A friend and former colleague emailed me the question, “What books should I read to learn data visualization? I’m also interested in keeping up with current trends and best practices.” and I decided to publish my answer (slightly edited), in case this is helpful for anyone else.

I have read quite a lot of our field’s work. I’m passionate about this subject! But if you feel like I’m missing something here, tweet at me and maybe I’ll change my mind.

I hope this list of recommendations can help you too, if you find yourself reading this.

So here is the (edited) email that I responded with:

Connect with the community

I think that 5 years ago I would have said that the best place to learn visualization is on Twitter, because all the big authors, scholars, and “influencers” in visualization share their work there (but not so much these days after Musk took over).

But definitely check out the Nightingale for the best stuff put out by practitioners! I love that publication and the community (the Data Visualization Society, or DVS). It’s a community of some 20k visualization practitioners all over the world.

(Fun fact: I was at Tapestry Conference in 2018 in Miami (RIP), talking with some really cool folks, when Amy Cesal came up with the idea of a society of visualization people. A few months later her, Elijah Meeks, and others started it.)

I’d also recommend that you join the DVS and get in the DVS slack, which is free. The conversations there are good but so are the opportunities to share your work and get feedback. Plus, Amanda Makulec (the current Executive Director of DVS) is just an incredible person. She is a pillar of our whole community and really wants to see us thrive with each other.

So for books!

Top must-read visualization books

The ones I think you definitely should read and I would feel bad if I didn’t at least recommend them to you:

Alberto Cairo’s whole series of work is good (he draws on a journalistic style and ethics in much of his work) and Munzner’s Visualization Analysis and Design still holds up as probably my favorite book on the basics, especially for a scientific context. Jen Christiansen’s latest book Building Science Graphics will probably become the new standard for folks who do scientific graphics writ large (not just visualization of data). And Cogley and Setlur’s Functional Aesthetics is like if academic stuff mixed with design and epistemology. It’s really good for getting the juices flowing on why we do what we do when we design visualizations. These are all the must-reads I’d tell you to check out first!

The best basics for visualization as a practice

If you want to really hit the basics (introductory stuff plus ethics of our practice):

Juuso and Jonatan’s Data Visualization Handbook is a super good introduction. It is really approachable! Plus, they are awesome guys. (They hosted me at Aalto a few months ago and I’ve since completely fallen in love with Helsinki.) And Schwabish’s Better Data Visualizations is really good too, but his domain of practice (policy research) does shine through parts of it, so it isn’t totally comprehensive for all styles of visualization. Schwabish also runs some great “Do No Harm” guides (which are literally free books they call “reports” on various important subjects). The first one was general equity in data practices (ethics/race/culture/etc). The second followed up on that and the third was accessibility (so obviously the one I recommend the most out of the series). The latest is on privacy but I haven’t read it yet.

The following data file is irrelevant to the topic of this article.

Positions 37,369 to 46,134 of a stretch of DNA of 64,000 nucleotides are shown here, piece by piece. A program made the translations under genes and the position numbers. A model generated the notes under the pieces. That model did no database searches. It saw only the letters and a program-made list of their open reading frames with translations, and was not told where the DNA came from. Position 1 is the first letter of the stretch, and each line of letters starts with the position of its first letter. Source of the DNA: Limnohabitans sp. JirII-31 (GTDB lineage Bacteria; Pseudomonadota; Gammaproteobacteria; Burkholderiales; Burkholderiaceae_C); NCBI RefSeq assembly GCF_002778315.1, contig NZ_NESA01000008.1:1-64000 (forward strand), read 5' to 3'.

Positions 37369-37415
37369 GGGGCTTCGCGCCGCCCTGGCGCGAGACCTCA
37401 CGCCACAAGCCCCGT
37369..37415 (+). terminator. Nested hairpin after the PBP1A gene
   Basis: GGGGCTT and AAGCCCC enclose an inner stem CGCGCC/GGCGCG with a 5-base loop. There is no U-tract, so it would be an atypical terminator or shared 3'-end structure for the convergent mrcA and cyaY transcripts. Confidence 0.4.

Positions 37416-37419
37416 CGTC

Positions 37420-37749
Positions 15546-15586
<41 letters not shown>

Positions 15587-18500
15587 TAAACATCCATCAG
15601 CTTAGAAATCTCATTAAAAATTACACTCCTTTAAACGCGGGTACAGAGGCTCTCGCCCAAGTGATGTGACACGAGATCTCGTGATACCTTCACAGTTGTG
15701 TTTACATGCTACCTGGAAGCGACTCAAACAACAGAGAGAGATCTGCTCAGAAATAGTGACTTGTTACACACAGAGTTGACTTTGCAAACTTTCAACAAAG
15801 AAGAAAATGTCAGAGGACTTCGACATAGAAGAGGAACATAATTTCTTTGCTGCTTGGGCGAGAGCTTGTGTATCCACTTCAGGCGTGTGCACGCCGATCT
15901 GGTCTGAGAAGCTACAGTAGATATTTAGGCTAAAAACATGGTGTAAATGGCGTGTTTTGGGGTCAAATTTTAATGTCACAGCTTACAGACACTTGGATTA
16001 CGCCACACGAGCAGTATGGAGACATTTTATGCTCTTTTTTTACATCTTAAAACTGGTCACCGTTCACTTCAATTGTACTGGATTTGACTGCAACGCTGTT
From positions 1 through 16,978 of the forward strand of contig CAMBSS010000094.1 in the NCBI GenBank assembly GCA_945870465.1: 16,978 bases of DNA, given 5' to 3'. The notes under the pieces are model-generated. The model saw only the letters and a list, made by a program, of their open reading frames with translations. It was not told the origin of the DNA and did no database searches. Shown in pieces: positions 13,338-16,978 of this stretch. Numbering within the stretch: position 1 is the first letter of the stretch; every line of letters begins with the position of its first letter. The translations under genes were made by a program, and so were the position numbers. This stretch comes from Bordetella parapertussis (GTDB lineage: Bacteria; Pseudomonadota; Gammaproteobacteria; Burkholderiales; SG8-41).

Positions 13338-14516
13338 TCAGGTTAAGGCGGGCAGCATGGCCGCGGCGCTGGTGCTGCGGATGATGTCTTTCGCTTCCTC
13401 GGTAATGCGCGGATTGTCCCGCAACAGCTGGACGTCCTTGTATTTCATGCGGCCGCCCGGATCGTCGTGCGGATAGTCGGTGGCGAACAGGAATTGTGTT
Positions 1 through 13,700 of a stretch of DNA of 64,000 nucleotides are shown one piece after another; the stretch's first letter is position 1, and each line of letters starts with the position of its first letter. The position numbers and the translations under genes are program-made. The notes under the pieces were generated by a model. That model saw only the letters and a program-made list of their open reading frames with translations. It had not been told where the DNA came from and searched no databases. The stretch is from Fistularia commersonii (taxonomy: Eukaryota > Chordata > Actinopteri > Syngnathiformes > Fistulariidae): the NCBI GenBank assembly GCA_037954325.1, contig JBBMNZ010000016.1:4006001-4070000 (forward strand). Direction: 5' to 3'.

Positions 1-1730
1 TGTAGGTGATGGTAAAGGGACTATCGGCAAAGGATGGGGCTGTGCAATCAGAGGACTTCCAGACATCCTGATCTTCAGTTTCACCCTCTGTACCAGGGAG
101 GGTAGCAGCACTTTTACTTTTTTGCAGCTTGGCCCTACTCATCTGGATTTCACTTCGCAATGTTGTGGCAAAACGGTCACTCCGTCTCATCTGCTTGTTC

Digging deeper

I just realized I sent a somewhat respectable spread of authors in different domains: Journalism, science, design, and policy research. The missing pillars would be the business intelligence folks (love Wexler’s work in that domain), product (like what I did at Visa or the HIG folks wrote for charts at Apple), humanities + critical perspectives (my points of origin), and data science (I don’t read those, so I don’t have good recommendations).

I’m probably forgetting a major pillar or two lol! But these are all I could recall for now.

Last but not least

And while this final section wasn’t part of my original email, I cannot recommend enough how important Alberto Cairo’s forthcoming book, The Art of Insight, will be for getting a sense of our whole field. Seriously! I wrote a glowing review of it.

If you want to browse around for inspiration, I might recommend looking at the field of data journalism, the Information is Beautiful Awards, or conferences like Outlier. But if you want a book that inspires you to see how diverse our practice is, then read this last book on my list for sure.